The other thing you should know about Buffalo is that it’s a drinking town, supposedly the 6th-drunkest city in the nation. I can neither confirm nor deny that, but um, bars are open til 4am and I don’t know how to handle that.
Therefore, I bring you to the next Buffalo food on my list, which is indeed not a food at all, but a cocktail that lost favor everywhere other than Buffalo 50 years ago.
The Tom & Jerry is a hot, seasonal drink served in local bars like Cole’s throughout winter. It gets a big popularity push around Christmas, but some bars and restaurants serve them as early as Columbus Day and as late as St. Patty’s. Like anything in life, every recipe varies a little bit, but you can expect frothy eggs, rich hot milk, warming spices and vanilla, and butter…yes, butter. Rum, brandy, or both.
Now, I’ll admit that I only had a single sip of one of these; I don’t normally drink liquor but made a (tiny) exception to sample this. It’s frothy, sticky, and absurdly sweet. The mixture is so thick that it feels more like a marshmallow fluff than a latte and it’ll stick all over your face if you’re not careful.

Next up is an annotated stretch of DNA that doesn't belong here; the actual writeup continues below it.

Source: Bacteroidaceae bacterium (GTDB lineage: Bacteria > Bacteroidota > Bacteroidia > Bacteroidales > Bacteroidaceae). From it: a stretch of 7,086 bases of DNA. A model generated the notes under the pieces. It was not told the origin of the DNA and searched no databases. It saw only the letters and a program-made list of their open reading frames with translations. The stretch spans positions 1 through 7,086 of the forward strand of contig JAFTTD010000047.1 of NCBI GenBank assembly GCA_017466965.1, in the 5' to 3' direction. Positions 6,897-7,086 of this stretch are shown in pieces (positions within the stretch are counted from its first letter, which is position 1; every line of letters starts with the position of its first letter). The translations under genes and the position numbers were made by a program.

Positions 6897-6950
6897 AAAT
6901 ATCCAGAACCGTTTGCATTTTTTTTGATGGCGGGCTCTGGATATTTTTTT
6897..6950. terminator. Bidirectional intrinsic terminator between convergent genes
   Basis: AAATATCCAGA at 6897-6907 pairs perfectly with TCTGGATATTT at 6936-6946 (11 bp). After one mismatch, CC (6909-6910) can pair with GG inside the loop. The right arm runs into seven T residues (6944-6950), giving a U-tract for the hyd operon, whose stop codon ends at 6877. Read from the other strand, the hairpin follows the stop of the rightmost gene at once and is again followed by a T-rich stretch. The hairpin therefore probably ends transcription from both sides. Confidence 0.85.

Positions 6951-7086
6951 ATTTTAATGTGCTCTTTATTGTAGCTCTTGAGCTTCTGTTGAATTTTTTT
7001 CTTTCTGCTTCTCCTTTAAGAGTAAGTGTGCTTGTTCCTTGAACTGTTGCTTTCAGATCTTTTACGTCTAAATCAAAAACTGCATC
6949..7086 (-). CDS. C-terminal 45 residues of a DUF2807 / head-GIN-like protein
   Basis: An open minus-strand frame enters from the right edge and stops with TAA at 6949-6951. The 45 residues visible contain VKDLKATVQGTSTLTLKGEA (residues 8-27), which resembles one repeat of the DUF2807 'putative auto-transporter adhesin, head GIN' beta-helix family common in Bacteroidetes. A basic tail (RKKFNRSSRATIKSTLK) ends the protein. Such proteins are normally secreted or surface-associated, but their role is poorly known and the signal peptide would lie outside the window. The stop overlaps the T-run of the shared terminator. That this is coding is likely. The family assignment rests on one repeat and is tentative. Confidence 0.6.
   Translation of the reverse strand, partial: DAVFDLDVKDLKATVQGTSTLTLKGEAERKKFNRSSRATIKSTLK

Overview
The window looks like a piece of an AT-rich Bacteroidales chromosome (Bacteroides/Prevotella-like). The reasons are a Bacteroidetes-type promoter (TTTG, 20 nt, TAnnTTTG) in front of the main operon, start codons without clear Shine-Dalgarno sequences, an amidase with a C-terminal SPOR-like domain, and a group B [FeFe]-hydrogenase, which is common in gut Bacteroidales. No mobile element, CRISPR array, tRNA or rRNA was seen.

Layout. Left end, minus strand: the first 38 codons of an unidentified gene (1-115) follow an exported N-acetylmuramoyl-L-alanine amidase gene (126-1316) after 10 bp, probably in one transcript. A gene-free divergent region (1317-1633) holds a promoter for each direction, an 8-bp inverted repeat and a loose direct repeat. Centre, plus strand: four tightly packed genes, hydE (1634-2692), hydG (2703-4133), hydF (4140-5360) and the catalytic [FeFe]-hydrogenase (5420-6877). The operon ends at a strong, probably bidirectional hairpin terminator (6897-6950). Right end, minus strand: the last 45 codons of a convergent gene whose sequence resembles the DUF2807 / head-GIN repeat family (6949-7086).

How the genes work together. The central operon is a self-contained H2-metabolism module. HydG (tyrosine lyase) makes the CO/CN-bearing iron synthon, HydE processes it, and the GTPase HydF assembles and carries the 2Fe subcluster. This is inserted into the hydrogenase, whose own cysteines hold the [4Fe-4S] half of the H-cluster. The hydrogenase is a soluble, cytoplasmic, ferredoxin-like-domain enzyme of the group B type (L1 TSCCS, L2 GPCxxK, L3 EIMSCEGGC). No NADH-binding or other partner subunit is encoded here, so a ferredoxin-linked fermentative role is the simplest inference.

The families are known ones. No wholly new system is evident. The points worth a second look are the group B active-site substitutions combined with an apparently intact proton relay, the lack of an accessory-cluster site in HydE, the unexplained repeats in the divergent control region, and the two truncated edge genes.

Even if I drank liquor, I’m not sure I could finish one, although everyone else at the bar certainly did.
Famous Buffalo Foods
If it’s your first visit to Buffalo, you can’t skip the classics. After all, calories don’t count on vacation.
Wings (because no one calls them “Buffalo wings” in Buffalo)
The story goes that the first wings were invented in Buffalo in 1964 — deep-fried chicken wings coated in hot sauce. And even though the Anchor Bar may have invented them, the rest of the city perfected them 🙂 The best way to start a local feud is to ask a group where to find the best wings in Buffalo. Everyone’s got an opinion and my vote is for Duff’s.